officially launched their next-generation in-text advertising. Check them out at www.brandclik.com
Yes, it is true that SpeakerBox was behind the launch but, what a great venue.
So whats in store for future Twin Tech events? Art Swift, director of communications for NVTC, was overheard commenting that Fed-X field could be a future destination given the draw from the last two events.
- Post by Paul Duning and photos courtesy of David Kidd
launches their social media/web 2.0 beta site called Business Exchange
today. Last evening, I started an early exploration of the initiative by going to the BusinessWeek’s home page - www.businessweek.com
- and clicking on the Business Exchange
header in the navigation bar. The first step was very simple, already having a LinkedIn
account. All I need to do to set up my profile in Business Exchange was to type in the email and password associated to LinkedIn. Next I arrived at a screen where I accepted a few typical terms and conditions, entered my email and a new password. Moments later I received an email from Business Week confirming my registration and providing me a link to complete my registration so that I could gain access to all the features.
Once in, I elected to edit my profile. First I needed to unlink my profile from LinkedIn. This was easy enough to do by just pressing the highlighted link named unlink my profile. Next I made a few edits to my profile but very few.
Then I started building my topics of interest by selecting the Your Topics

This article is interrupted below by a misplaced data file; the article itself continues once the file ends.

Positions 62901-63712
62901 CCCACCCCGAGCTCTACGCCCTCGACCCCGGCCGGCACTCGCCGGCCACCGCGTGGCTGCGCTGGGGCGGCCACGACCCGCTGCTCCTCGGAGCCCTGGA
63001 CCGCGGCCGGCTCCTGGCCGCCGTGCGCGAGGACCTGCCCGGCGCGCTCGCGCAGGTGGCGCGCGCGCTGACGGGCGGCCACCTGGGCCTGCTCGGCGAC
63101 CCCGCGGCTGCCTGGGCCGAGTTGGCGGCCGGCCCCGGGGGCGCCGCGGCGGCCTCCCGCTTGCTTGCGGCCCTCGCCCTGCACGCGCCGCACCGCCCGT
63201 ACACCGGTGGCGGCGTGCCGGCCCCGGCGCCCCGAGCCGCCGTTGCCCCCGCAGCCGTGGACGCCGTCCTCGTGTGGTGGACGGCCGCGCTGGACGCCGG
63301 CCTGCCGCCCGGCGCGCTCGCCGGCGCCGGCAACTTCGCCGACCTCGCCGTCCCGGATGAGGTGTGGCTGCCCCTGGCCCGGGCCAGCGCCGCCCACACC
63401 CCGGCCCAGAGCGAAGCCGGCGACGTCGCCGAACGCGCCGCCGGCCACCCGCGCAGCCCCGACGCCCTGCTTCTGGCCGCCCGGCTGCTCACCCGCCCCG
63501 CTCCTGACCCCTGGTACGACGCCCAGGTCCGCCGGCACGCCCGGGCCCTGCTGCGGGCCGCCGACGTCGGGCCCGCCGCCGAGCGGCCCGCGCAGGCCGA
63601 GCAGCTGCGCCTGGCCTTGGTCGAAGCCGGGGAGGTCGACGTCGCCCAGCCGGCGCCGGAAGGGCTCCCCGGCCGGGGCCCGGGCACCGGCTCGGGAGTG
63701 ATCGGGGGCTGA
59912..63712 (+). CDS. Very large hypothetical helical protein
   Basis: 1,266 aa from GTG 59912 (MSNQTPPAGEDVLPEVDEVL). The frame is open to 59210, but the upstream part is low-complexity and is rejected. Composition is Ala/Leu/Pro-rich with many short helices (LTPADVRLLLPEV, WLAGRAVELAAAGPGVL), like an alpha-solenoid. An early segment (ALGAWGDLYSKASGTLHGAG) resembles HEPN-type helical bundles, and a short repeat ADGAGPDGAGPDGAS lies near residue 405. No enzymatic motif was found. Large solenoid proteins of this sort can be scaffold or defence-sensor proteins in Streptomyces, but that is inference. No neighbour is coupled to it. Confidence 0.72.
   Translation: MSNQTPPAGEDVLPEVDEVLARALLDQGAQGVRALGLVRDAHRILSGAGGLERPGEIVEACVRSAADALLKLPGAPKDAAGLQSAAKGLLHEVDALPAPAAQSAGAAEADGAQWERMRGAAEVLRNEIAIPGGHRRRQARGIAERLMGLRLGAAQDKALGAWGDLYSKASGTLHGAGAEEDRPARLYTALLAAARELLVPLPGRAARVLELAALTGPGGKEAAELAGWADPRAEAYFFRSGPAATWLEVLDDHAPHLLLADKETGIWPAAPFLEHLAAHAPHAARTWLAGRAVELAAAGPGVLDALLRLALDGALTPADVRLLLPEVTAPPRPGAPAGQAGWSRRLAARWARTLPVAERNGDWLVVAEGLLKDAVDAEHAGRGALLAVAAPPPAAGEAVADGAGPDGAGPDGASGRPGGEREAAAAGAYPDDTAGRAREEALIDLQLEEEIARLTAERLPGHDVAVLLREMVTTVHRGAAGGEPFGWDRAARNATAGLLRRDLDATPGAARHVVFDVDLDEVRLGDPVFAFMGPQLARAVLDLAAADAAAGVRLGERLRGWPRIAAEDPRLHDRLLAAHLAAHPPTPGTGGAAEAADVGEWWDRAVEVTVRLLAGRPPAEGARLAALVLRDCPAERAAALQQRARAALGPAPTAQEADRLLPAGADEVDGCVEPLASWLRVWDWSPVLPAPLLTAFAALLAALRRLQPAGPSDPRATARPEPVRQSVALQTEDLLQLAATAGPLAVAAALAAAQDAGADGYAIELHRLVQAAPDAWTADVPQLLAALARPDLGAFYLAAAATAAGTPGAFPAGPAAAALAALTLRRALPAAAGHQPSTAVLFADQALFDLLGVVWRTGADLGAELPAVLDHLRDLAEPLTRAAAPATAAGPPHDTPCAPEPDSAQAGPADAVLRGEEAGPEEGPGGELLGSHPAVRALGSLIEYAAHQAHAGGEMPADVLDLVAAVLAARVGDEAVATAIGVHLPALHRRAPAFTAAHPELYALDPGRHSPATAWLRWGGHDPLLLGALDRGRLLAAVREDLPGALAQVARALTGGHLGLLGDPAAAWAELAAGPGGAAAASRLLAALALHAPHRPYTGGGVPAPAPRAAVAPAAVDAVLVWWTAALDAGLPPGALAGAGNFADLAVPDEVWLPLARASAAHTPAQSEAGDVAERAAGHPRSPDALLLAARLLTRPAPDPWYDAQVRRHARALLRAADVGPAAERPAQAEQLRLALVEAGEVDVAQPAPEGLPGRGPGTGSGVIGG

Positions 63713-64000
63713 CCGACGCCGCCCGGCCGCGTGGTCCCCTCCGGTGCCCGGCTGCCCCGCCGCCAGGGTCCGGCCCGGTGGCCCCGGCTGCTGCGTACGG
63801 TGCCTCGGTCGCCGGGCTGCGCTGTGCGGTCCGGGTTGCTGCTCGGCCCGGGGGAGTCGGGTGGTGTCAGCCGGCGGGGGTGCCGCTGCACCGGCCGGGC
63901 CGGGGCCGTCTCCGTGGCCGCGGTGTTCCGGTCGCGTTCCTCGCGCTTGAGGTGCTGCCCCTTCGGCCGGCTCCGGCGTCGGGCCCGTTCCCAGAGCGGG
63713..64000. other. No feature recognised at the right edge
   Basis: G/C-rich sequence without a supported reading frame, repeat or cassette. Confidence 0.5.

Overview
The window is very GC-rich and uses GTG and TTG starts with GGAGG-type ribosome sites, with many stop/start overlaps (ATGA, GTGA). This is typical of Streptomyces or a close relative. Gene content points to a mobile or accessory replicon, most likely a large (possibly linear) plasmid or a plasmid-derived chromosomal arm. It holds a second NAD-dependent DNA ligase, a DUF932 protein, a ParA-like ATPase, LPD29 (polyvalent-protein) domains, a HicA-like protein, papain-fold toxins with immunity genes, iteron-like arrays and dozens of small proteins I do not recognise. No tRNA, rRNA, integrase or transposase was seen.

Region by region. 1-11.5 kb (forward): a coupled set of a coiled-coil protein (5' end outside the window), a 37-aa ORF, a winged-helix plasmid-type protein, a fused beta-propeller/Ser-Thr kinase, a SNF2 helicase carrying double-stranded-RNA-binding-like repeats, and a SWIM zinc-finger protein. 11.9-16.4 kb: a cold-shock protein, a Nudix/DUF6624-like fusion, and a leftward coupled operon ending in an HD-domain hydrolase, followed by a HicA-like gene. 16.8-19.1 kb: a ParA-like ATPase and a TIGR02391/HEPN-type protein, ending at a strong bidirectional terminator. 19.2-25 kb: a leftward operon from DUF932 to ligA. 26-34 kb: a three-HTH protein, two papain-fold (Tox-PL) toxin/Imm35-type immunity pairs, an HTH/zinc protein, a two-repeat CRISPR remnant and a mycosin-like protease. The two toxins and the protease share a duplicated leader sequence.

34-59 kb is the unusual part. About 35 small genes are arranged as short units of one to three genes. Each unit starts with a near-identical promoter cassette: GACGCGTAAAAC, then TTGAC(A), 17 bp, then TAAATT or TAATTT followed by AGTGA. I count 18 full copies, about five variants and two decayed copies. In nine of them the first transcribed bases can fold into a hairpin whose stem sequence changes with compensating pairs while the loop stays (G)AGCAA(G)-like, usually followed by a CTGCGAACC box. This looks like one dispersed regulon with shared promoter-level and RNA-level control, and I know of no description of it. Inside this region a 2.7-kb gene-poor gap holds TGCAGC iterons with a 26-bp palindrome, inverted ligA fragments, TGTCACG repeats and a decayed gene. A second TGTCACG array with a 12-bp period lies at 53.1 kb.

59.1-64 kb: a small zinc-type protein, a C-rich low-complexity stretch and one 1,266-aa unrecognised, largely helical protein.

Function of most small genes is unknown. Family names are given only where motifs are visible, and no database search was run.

navigation in the left sidebar. This took me to a list of Most Active Topics
. Lehman Brothers was in the number one spot followed by AIG, Credit Crunch, Freddie Mac and Fannie Mae and then Social Networking beat out the 2008 Election for the top five. Having had enough of the top four, I choose Social Networking
. The next screen titled Social Networking provided me a synopsis of the content that was available under the categories, Most Active
. I learned the topic contained 3,038 news items and 3,152 blog items. I decided to select Most Active
and received 475 recent posts on the topic. I selected the first one with a really catchy title: “B2B Advertising in Social Networks are Increasing”. It took me to a blog post in Community 2.0. I scanned the article, hit the back button on my browser and then saved the article. The article was then listed in the Your Activity
section of the left navigation bar.
Next I went to select Your Network
in the left navigation. Here I had three choices You are Following
, Following You
. Of course I wanted to find out if anyone was following me so I selected Following You
, no comment. I decided to try You are Following
and then Mutual
and got the same message – no users being followed. I realize I need to build my Business Exchange